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Heartworm Disease and Your Dog

Updated: Nov 8, 2023

As responsible dog parents, we go to great lengths to ensure that our babies receive proper nutrition, exercise and regular veterinary care. However, there's one hidden danger that often goes unnoticed until it's too late: heartworm disease.

Heartworm disease is a serious and potentially fatal condition that is caused by the transmission of parasitic worms (known as Dirofilaria immitis), primarily through the bite of infected mosquitoes. These worms can invade the heart, lungs and blood vessels, leading to severe health complications and, in some cases, even death.

By prioritising heartworm prevention and staying vigilant, we can ensure that our canine companions live long, happy and heartworm-free lives. So, how can we protect our pets from this invisible threat?

blood testing for heartworm disease

How Do Dogs Get Heartworm Disease?

Transmission and Life Cycle of Heartworms

Heartworms have a complex life cycle that involves multiple stages and requires a mosquito as an intermediate host. The life cycle begins when an infected animal, usually a dog, has adult heartworms present in its bloodstream. When a mosquito bites an infected animal, it ingests microscopic heartworm larvae, called microfilariae, along with its blood meal.

When the infected mosquito bites another susceptible animal, such as a dog, it injects these infective larvae into the animal's bloodstream. The larvae then migrate to the heart and adjacent blood vessels, where they continue to grow into adult worms over several months.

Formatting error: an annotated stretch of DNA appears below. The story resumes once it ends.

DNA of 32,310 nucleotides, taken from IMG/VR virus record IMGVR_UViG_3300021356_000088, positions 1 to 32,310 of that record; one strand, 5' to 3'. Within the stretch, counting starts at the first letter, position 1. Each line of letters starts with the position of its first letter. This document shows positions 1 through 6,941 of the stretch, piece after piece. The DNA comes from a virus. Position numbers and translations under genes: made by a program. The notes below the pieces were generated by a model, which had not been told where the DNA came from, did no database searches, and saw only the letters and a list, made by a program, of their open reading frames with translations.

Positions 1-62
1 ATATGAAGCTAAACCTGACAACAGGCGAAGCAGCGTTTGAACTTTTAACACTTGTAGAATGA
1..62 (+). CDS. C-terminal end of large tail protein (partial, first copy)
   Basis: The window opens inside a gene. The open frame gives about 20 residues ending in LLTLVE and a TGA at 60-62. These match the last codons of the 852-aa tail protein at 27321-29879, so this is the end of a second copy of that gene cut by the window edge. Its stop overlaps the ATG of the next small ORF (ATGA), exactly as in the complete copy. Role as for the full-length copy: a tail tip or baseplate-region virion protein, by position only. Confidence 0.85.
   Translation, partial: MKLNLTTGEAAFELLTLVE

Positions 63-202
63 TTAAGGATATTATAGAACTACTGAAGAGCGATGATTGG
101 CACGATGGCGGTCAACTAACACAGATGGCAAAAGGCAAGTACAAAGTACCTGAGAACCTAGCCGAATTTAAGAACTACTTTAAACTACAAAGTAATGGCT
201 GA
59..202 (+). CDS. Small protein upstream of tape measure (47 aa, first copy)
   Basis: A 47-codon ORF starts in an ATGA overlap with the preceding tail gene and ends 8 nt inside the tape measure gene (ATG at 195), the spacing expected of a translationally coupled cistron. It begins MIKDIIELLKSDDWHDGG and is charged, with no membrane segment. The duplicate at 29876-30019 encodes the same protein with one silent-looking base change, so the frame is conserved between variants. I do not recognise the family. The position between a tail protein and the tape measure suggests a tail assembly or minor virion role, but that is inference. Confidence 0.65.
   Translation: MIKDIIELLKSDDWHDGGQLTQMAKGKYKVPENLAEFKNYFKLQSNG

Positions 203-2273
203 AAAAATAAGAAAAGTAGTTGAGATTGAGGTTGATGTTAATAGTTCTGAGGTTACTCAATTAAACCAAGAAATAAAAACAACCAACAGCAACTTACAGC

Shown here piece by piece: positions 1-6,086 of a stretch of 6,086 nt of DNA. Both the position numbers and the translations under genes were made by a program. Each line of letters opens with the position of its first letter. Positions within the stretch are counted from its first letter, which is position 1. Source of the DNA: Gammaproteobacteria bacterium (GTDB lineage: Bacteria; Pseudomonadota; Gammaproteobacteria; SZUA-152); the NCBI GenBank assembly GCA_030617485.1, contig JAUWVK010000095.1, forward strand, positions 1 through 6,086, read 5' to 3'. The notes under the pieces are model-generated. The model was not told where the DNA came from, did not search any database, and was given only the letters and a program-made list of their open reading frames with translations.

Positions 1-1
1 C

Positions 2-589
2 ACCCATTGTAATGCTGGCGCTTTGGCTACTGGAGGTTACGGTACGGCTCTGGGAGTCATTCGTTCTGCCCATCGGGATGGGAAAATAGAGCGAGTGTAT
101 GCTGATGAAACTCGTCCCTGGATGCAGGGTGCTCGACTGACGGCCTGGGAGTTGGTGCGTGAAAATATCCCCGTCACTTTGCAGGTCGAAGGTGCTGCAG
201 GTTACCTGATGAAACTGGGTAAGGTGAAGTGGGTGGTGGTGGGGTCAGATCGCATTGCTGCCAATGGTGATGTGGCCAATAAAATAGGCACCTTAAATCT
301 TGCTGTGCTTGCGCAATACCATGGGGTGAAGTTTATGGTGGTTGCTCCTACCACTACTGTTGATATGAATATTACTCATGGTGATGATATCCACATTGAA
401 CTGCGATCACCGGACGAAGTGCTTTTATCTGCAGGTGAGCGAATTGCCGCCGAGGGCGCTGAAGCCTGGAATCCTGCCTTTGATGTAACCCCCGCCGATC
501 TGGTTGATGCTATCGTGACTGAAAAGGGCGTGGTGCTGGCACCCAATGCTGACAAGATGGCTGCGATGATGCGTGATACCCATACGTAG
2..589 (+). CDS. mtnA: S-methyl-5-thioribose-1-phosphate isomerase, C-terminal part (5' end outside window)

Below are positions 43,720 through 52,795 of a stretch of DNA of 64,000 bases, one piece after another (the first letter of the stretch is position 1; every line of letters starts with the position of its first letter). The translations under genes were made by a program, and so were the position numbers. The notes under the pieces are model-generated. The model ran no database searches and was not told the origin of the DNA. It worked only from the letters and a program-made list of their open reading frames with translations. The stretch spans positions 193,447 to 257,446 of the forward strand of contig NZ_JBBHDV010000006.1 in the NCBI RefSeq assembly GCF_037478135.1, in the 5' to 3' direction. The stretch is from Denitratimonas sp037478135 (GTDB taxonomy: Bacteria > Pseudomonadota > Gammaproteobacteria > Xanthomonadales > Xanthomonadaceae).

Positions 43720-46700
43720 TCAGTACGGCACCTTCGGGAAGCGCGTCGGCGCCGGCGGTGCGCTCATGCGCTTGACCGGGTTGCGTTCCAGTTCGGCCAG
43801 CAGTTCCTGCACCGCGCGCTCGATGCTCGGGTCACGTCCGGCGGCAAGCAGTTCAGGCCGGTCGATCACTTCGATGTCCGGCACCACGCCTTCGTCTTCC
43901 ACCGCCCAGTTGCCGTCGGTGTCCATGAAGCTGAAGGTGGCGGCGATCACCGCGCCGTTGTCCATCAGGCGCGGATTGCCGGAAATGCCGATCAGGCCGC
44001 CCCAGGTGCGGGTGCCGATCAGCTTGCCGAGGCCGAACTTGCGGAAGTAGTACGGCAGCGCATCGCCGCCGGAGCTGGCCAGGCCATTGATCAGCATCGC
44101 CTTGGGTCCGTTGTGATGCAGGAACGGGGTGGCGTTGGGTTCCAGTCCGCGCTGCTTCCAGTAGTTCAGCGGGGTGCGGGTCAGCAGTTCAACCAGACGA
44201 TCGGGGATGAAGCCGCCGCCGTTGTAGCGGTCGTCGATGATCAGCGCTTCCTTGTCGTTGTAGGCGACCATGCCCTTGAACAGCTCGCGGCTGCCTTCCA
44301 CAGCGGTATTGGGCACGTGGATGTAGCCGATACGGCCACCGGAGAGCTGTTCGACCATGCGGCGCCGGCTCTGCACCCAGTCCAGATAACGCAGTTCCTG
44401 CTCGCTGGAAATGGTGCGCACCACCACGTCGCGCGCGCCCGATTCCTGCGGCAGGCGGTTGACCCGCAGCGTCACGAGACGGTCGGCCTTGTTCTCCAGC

Once mature, adult heartworms can reach lengths of up to 30 cm and can live for several years within the infected animal. The adult female worms produce microfilariae, which circulate in the bloodstream, completing the life cycle when another mosquito bites and ingests them.

heartworm lifecycle dog

Where is Heartworm Disease Found?

Heartworm disease is found in many parts of the world, but in general, heartworm infection is more common in warmer and humid regions where mosquitoes thrive - such as Queensland!

(It's important to note that heartworm disease can occur in areas outside the typical high-prevalence regions, especially with the ease of travel and transportation of infected animals. Therefore, it's crucial to prioritise heartworm prevention regardless of where you live.)

Symptoms and Diagnosis

Recognising the early signs and symptoms of heartworm disease is crucial for early detection and prompt treatment; however, it's important to note that symptoms may not always be evident in the early stages of the disease. As the infection progresses, the following signs may become more noticeable:

early detection of heartworm disease

1. Mild, persistent cough

2. Reduced exercise tolerance

3. Weight loss and decreased appetite

4. Lethargy and weakness

5. Difficulty breathing

It's important to remember that these symptoms can be associated with various other health conditions, so a proper veterinary examination and diagnostic testing are necessary for accurate diagnosis.

Early Detection

Our vets use a combination of diagnostic tests and procedures to confirm the presence of heartworms, including: